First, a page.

As Britain continues the 2007 celebration of 'Abolition 200', the legal end of Britain's official involvement in trans-Atlantic slave trading, and with most eyes on the main slave trade ports like Bristol and Liverpool, our local councils seem quite unconcerned about direct or indirect involvement with the profits of slavery in Notts and East Midlands, and seem happy just to leave local churches to do the soul searching. Let's ask some questions...
An easy example of Notts involvement in slavery is the well-known Mellish family, whose name is probably best associated in local minds with a Nottingham school. The family is known to have had involvement with ownership and official dealings with plantation estates in the West Indies in the 18th century. Even a cursory look at the Mellish family online archive record reveals inheritance of slave plantation estate property from the governor of the Bahamas (John Tinker), and we can read about William Mellish's official dealings with plantation monies in Jamaica as Receiver General for the Customs & Excise (he was also MP for Retford).
Links: The Mellish and Buchanan Families of Blyth and Hodsock - A Brief History | The Nottingham Sparrow, Nottingham AF | 'Slavery - the Hidden History', Bristol Radical History Group | Anti-slavery march demands reparations for slave trade
Why should our local councils care about this now? Well, apart from the Henry Mellish school association, Sir Andrew Buchanan is the county's Lord Lieutenant and Keeper of the Rolls for Nottinghamshire since 1991 (Lord-Lieutenant is the permanent local representative the Queen in that county and we are told this is a key council roll). The Buchanan family is related to the Mellish's by marriage and though this liason also owns Hodsock Priory, the place near Blyth that makes a fortune each year fleecing the public for the privilege to see its snowdrop garden. This is just one example of a current big-name tie to slave owning in the county. How much more of the fortunes in our county and city might be attributed to the profits of slavery?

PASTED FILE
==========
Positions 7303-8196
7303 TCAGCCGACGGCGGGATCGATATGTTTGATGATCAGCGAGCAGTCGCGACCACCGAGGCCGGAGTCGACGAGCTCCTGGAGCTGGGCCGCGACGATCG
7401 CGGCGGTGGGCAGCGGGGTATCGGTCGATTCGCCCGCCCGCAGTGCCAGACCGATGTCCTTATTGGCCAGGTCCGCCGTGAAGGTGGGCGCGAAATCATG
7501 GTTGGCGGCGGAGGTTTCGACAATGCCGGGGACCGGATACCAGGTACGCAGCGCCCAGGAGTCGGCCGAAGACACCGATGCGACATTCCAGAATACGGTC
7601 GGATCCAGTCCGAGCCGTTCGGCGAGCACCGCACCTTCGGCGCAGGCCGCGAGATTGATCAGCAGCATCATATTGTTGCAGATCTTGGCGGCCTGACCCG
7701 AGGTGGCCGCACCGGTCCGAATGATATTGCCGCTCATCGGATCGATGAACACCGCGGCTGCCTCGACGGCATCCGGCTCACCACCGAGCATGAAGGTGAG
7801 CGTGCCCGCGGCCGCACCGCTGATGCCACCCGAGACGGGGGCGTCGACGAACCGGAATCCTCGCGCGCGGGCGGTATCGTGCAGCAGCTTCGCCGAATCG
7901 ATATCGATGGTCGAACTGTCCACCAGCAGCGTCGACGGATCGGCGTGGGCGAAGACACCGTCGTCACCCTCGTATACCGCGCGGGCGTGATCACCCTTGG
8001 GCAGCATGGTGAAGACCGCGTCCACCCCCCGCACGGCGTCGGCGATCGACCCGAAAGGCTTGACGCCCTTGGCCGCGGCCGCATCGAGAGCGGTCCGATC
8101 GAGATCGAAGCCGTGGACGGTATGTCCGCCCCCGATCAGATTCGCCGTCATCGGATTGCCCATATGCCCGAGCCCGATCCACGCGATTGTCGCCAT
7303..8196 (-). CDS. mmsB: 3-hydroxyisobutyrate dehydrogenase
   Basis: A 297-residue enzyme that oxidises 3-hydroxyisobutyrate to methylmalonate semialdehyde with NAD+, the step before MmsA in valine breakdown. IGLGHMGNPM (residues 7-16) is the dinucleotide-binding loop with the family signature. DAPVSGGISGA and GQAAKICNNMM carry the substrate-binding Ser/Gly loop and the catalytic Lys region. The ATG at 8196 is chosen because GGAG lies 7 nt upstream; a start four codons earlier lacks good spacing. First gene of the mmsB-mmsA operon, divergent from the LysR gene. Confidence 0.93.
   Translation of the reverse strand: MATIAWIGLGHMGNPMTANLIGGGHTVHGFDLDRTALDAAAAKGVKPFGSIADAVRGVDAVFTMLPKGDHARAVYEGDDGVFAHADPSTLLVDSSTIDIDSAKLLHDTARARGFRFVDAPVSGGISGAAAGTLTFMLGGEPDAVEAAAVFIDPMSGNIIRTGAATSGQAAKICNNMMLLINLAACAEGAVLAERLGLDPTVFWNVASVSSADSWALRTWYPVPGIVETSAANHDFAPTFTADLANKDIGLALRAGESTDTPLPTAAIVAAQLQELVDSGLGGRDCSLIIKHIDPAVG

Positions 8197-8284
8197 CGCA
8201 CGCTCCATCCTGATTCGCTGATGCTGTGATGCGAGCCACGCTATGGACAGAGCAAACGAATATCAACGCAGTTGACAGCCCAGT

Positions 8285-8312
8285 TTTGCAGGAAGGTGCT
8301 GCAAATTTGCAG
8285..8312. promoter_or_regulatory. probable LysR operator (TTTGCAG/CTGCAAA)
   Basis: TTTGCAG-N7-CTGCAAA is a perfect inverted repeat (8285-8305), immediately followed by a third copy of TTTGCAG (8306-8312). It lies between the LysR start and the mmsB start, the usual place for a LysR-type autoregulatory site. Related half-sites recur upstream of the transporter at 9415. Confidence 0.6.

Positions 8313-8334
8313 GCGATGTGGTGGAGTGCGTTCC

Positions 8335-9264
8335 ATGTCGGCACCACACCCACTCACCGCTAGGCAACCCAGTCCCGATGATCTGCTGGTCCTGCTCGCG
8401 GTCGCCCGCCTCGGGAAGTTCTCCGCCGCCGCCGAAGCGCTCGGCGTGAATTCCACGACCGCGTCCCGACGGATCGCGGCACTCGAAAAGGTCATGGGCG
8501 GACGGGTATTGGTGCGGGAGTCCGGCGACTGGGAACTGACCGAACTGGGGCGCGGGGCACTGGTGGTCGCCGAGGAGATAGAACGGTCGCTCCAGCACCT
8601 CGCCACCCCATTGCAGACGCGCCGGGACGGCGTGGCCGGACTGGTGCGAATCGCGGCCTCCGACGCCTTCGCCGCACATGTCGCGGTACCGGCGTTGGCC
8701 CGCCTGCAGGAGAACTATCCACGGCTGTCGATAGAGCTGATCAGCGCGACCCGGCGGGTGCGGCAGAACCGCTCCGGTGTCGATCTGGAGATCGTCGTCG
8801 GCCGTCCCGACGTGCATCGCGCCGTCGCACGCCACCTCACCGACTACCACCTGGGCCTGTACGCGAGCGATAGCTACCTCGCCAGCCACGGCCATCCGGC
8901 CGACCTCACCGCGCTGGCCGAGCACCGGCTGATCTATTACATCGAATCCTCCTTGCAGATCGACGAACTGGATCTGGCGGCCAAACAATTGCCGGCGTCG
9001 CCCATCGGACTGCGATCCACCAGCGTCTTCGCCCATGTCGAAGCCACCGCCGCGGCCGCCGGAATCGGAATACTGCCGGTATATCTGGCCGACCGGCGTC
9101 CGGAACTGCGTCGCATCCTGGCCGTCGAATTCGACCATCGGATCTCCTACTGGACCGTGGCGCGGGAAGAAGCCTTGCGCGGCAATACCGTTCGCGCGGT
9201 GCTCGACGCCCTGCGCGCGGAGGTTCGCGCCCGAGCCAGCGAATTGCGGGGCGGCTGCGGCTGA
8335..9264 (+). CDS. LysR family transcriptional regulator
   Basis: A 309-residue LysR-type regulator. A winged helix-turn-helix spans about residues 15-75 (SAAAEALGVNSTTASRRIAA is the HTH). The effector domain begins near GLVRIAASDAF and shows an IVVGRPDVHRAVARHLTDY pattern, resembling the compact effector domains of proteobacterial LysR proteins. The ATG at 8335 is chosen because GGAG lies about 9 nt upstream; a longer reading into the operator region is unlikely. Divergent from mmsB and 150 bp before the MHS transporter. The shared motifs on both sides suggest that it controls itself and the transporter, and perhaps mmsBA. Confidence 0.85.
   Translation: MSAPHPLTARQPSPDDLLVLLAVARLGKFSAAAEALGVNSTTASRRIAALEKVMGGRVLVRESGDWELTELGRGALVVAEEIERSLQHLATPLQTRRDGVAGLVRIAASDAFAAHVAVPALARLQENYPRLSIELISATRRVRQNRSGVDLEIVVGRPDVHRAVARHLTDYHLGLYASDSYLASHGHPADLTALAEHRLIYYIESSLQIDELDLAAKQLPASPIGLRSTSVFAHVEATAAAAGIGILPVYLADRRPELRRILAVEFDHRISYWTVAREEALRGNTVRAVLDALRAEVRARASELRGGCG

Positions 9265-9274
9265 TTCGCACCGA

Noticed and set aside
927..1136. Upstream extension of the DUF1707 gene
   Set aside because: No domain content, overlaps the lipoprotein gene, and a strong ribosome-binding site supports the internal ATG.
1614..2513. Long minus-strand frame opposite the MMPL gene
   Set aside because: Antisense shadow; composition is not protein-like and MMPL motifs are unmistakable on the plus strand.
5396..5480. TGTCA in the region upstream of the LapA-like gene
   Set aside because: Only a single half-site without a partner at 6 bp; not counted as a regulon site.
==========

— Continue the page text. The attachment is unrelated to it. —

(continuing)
Another 'missed opportunity' is to look at the East Midlands cotton spinning industry. Notts was once awash with mills beside the River Leen and elsewhere. There association with slavery is perhaps forgotten because the region's cotton industry was declining before the 1807 Slave Trade Act and the later 1833 Slavery Abolition Act. But how much of the region's prosperity of the time, before abolition and since, was due to slave grown cotton? Shouldn't this be a subject for consideration in the local Abolition 200 proceedings?
It is known that vast numbers of unrepentant slave traders and colonial plantation estate owners (many who were 'absentee landlords' living in Britain) and even abolitionists (who were often slave plantation owners themselves) made a fortune out of government compensation for cost of slaves they had to 'free', which totalled 20 million pounds in the early 1830s. Many freed slaves then continued to work in near slavery conditions for their slave masters as 'appentice' or 'indentured' labourers. What was Nottingham's and Notts' involvement with this compensation pay out and continued exploitation in the colonies?
In Bristol it is known that much of the compensation money was used to build the mills, gasworks, railways and canals which continued to exploit slave-grown cotton from the Southern states of the USA, and at the same time created misery for mill labourers - working class women, children & men - here in Britain. What level of compensation benefitted individuals in Notts and what did they do with the money?
These are the kinds of questions which could be asked, but seldom are, because the answers are likely to be uncomfortable for today's rich and powerful.
The Nottingham Sparrow